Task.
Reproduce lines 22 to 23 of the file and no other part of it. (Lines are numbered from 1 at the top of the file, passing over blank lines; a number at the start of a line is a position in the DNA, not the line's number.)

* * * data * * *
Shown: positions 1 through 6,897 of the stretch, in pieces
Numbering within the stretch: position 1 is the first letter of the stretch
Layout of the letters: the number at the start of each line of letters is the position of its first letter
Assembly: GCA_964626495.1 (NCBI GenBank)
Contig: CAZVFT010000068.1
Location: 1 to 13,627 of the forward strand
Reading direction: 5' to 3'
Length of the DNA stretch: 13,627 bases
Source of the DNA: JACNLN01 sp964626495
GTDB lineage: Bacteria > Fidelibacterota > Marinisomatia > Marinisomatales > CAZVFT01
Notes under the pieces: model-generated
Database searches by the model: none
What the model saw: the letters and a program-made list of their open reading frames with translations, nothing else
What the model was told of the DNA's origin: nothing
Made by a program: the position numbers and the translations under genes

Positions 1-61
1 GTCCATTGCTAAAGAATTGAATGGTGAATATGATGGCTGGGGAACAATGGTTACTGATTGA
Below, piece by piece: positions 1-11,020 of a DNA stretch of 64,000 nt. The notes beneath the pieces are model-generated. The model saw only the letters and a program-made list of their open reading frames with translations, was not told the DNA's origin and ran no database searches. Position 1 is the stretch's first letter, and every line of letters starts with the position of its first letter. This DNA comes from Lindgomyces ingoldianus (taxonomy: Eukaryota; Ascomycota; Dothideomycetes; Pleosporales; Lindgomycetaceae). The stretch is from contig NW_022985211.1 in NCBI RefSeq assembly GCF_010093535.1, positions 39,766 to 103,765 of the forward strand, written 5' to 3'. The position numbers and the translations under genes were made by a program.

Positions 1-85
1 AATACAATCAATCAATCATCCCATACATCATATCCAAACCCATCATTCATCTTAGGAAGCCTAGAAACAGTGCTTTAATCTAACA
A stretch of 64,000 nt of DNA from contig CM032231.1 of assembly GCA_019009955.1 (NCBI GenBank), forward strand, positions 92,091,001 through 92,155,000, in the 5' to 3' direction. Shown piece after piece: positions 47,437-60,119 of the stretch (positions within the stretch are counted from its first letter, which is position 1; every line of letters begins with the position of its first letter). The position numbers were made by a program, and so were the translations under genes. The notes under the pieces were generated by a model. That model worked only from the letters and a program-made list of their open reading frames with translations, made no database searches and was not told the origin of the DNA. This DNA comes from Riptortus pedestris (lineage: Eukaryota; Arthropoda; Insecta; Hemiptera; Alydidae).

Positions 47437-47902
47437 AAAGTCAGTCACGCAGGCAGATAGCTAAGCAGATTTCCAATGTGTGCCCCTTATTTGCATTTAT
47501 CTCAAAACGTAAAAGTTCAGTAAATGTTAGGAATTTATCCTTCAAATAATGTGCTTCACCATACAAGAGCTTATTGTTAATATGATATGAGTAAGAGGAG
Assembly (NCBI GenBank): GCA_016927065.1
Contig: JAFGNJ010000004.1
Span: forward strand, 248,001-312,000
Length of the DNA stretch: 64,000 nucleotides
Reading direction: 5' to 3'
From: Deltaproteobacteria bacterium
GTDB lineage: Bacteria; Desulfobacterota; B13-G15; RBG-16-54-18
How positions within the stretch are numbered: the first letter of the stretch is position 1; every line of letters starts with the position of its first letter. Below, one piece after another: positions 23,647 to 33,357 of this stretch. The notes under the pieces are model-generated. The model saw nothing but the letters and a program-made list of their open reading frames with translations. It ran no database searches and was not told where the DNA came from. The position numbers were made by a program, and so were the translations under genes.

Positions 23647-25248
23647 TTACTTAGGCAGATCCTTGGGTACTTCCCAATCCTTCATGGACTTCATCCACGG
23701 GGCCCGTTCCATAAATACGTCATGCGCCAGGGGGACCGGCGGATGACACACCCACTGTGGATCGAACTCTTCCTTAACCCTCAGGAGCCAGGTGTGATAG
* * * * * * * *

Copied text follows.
Positions 47437-47902
47437 AAAGTCAGTCACGCAGGCAGATAGCTAAGCAGATTTCCAATGTGTGCCCCTTATTTGCATTTAT